Terahertz (THz) Waveguiding Architecture Featuring Doubly-Corrugated Spoofed Surface Plasmon Polariton (DC-SSPP): Theory and Applications in Micro-Electronics and Sensing
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Terahertz (1012 Hz) has long been considered a missing link between microwave and optical IR spectra. This frequency range has attracted enormous research attentions in recent years, with ever-growing anticipation for its applications in remote sensing, molecular spectroscopy, signal processing and next-generation high-speed electronics. However, its development has been seriously hindered by the lack of waveguiding and manipulating architectures that could support the propagation of THz radiations without excessive signal distortion and power loss.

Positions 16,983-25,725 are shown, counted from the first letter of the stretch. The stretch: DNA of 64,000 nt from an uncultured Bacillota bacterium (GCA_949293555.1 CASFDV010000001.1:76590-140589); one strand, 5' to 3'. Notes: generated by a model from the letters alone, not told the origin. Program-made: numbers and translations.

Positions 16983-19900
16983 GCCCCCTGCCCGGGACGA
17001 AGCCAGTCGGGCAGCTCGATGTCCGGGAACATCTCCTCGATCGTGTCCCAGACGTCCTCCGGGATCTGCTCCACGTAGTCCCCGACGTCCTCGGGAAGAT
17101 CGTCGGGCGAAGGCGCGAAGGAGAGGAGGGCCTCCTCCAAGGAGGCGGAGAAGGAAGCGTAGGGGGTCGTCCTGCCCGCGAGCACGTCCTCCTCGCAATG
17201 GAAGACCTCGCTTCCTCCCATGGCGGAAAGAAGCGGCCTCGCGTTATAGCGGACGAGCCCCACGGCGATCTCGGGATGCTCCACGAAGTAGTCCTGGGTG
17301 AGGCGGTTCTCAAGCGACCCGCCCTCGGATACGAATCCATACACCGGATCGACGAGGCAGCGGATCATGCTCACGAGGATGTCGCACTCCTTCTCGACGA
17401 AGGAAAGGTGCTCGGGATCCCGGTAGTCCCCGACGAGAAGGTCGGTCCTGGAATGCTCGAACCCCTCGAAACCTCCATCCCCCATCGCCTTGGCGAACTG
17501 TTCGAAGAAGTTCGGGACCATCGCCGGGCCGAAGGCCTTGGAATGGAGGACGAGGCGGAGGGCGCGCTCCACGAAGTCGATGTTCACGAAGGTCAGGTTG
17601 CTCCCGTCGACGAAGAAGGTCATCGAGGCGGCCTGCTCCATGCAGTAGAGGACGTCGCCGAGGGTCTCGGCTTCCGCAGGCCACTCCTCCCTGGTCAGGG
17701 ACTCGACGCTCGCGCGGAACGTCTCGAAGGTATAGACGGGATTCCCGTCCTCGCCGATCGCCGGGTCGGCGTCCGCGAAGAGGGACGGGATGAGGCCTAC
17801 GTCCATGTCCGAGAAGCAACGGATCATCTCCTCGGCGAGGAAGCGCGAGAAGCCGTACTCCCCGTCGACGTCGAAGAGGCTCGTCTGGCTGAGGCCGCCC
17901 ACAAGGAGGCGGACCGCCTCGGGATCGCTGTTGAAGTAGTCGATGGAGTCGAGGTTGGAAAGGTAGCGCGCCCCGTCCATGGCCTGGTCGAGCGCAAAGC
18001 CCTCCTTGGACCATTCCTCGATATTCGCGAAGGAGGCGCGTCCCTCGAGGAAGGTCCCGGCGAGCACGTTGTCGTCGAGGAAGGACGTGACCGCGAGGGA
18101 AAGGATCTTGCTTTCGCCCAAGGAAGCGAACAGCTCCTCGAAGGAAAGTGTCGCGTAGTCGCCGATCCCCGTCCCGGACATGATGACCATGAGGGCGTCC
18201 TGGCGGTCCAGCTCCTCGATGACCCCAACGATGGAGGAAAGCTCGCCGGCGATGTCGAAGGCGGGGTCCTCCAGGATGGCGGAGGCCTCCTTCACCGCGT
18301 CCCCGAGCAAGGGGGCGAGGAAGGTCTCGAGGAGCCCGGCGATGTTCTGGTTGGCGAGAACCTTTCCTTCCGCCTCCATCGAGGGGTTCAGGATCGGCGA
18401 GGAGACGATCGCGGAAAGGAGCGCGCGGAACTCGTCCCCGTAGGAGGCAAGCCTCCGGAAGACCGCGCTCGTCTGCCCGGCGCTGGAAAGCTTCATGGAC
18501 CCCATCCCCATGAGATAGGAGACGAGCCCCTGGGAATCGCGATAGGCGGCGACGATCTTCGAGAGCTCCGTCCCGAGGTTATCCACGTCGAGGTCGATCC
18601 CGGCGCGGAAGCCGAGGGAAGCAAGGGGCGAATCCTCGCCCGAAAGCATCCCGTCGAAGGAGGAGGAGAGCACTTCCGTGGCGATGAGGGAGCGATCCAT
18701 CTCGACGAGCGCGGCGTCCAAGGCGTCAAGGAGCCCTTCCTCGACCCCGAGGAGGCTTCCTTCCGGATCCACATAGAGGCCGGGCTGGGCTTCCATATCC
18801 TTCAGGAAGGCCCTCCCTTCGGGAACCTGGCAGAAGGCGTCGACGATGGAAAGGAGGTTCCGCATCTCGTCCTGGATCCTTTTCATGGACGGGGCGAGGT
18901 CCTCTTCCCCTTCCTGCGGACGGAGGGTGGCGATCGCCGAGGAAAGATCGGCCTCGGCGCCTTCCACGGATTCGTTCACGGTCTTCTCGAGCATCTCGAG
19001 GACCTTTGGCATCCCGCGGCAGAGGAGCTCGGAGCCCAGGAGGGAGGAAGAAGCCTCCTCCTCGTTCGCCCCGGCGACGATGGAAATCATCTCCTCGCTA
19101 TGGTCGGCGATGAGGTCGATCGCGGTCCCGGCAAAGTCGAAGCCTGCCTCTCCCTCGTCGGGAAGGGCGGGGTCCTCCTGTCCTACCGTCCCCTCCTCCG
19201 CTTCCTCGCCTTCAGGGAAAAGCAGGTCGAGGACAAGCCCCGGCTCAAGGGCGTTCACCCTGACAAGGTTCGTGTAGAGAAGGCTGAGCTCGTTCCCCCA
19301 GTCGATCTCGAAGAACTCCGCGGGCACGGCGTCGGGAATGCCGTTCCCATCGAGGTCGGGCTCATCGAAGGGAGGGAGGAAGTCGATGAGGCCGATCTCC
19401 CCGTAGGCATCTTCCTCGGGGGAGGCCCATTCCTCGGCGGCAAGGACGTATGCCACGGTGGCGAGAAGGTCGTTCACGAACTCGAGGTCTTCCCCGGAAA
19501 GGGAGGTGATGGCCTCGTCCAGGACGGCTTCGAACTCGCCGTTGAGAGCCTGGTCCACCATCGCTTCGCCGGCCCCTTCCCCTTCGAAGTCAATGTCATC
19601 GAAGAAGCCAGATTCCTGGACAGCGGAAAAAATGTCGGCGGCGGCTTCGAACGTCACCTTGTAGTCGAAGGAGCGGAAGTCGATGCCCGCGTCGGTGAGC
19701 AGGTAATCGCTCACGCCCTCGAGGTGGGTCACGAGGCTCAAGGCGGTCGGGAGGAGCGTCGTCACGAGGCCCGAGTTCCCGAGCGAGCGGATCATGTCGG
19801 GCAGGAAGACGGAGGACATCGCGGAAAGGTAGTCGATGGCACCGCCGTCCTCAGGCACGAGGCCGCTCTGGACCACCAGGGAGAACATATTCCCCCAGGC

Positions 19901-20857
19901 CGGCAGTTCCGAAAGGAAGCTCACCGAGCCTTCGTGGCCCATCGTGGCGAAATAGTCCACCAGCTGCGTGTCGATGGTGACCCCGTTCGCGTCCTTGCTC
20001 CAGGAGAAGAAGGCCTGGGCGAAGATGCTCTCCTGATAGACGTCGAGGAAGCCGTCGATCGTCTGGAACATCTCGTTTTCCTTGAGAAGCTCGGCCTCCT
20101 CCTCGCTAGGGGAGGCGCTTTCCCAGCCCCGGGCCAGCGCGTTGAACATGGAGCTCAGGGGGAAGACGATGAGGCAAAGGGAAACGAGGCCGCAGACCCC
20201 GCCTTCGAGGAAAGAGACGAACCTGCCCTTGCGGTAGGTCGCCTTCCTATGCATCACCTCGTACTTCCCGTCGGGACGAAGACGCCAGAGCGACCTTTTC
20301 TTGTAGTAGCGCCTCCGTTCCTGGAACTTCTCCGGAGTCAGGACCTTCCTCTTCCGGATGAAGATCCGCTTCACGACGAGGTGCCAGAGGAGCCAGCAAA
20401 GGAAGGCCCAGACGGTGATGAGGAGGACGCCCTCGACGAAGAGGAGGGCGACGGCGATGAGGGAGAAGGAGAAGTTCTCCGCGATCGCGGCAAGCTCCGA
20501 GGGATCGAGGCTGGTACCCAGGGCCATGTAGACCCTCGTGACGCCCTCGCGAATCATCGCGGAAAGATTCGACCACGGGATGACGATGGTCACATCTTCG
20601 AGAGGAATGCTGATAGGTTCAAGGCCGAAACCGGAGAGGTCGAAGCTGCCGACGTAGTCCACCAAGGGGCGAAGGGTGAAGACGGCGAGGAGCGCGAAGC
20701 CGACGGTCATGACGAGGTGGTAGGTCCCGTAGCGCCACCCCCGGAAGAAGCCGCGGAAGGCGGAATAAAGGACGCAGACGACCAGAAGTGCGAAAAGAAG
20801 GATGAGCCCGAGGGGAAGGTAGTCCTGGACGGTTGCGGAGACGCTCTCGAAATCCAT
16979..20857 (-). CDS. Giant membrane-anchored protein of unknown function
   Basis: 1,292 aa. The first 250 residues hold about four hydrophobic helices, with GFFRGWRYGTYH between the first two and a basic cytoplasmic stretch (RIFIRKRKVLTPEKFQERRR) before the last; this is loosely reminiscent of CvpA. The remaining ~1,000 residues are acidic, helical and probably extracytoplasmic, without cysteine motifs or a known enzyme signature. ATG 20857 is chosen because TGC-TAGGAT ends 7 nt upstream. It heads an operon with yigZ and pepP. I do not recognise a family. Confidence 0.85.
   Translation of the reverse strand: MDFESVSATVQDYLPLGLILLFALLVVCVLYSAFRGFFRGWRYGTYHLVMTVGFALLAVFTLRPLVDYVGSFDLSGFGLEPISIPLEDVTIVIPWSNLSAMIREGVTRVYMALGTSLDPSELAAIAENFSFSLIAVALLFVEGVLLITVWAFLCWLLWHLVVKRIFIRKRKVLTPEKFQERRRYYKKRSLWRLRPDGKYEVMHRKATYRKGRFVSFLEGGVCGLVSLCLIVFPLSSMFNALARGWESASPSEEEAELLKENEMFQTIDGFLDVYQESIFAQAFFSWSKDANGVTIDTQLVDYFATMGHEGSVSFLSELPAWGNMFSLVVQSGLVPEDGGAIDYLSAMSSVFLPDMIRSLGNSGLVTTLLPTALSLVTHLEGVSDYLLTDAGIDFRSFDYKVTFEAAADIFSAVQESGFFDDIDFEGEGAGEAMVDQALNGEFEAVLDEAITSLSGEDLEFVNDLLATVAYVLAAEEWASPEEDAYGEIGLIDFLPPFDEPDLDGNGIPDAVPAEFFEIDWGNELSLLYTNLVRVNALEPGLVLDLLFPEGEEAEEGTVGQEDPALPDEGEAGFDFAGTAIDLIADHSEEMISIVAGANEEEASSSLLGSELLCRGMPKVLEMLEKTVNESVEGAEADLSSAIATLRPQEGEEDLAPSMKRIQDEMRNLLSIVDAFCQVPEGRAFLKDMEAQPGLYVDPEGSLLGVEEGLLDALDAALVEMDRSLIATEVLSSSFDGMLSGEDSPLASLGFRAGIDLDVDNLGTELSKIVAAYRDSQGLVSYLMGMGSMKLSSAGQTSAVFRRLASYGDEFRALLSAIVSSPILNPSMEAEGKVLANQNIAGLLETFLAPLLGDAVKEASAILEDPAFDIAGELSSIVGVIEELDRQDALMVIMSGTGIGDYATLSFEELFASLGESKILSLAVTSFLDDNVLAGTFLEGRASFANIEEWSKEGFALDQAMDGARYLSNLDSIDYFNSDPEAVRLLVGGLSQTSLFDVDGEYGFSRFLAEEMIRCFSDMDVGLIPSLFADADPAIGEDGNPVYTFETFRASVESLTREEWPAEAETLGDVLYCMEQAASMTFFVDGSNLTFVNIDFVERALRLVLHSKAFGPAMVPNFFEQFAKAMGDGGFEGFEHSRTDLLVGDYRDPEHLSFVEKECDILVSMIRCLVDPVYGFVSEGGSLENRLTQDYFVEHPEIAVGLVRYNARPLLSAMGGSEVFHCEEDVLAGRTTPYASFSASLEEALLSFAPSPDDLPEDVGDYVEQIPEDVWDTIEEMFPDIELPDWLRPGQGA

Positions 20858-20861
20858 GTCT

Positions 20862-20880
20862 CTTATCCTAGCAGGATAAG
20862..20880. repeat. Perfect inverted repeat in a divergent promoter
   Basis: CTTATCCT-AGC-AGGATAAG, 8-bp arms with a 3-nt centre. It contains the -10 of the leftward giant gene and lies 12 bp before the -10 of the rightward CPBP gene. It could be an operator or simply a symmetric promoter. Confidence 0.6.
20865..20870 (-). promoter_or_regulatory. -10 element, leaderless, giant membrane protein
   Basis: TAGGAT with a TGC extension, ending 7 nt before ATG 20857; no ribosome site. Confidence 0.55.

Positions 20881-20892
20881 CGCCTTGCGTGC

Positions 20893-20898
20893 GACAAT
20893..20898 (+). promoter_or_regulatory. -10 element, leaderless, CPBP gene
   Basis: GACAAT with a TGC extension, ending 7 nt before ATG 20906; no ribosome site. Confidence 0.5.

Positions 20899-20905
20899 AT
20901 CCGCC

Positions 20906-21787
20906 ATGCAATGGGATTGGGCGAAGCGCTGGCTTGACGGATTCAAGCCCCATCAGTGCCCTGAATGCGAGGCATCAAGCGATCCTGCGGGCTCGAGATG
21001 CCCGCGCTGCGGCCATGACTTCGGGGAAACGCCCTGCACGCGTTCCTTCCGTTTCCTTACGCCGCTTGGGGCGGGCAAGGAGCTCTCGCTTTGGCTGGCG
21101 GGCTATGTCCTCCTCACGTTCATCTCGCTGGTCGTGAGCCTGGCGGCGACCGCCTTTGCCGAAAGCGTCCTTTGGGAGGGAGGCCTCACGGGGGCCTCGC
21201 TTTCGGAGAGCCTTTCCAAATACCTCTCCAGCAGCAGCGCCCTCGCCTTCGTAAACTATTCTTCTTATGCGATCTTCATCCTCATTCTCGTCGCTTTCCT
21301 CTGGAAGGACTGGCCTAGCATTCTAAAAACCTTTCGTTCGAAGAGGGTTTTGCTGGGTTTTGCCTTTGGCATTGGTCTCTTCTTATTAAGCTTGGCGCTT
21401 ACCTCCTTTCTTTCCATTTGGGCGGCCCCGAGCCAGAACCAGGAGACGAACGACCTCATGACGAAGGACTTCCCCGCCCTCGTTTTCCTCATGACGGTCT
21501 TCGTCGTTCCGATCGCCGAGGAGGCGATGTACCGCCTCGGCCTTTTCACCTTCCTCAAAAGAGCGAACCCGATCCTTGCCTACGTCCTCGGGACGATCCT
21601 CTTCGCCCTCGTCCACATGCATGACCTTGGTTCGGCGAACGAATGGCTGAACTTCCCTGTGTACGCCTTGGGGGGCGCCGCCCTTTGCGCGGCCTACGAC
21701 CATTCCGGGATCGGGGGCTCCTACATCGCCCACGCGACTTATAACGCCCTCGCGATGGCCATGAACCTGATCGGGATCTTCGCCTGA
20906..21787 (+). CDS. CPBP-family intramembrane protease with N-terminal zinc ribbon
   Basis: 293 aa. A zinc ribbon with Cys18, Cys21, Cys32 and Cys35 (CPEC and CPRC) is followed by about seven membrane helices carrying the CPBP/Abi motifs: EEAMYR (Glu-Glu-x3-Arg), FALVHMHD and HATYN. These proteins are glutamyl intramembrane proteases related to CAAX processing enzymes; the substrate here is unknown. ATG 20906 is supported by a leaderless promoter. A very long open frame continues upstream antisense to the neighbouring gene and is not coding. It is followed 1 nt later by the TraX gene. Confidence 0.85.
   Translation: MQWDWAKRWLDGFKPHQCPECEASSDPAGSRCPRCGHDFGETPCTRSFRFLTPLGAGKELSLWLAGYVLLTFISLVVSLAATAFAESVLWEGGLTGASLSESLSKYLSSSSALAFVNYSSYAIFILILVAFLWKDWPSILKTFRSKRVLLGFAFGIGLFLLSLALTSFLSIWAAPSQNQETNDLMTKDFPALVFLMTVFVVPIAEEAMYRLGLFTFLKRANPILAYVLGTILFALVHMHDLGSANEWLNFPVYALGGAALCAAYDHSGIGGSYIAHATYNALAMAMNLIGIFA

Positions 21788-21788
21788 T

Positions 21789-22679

Facing this challenge, this talk exploits the spoofed surface plasmon polariton (SSPP) mode of the THz oscillation, and introduces the doubly corrugated SSPP (DC-SSPP) architecture to support sub-wavelength, low-dispersion THz transmission. DC-SSPP displays unique bandgap structure, which can be effectively modulated via structural and material variables. These unequaled properties make DC-SSPP the ideal solution to support not only signal transmission, but also THz-sensing and THz-electronics applications. In this work, theoretical analysis is carried out to thoroughly characterize the THz propagation, field distribution and transmission band structures in the novel architecture. Via numerical approximation and finite element simulations, design variations of the DC-SSPP are further studied and optimized to fulfill application-specific requirements. We demonstrate effective DNA sensing by adopting the Mach-Zehnder interferometer (MZI) or waveguide-cavity-waveguide insertions, which showed detectability with minuscule sample size. We manifest high-speed analog-to-digital conversion via a combination of MZI DC-SSPP and nonlinear, partial-coupling detector arrays. Full characterization of the proposed ADC is carried out where high operation speed, reasonably small signal distortion and great output linearity is shown. As the future work of the DC-SSPP, building the THz digital circuits is also explored and demonstrated with the concept of directed logic network.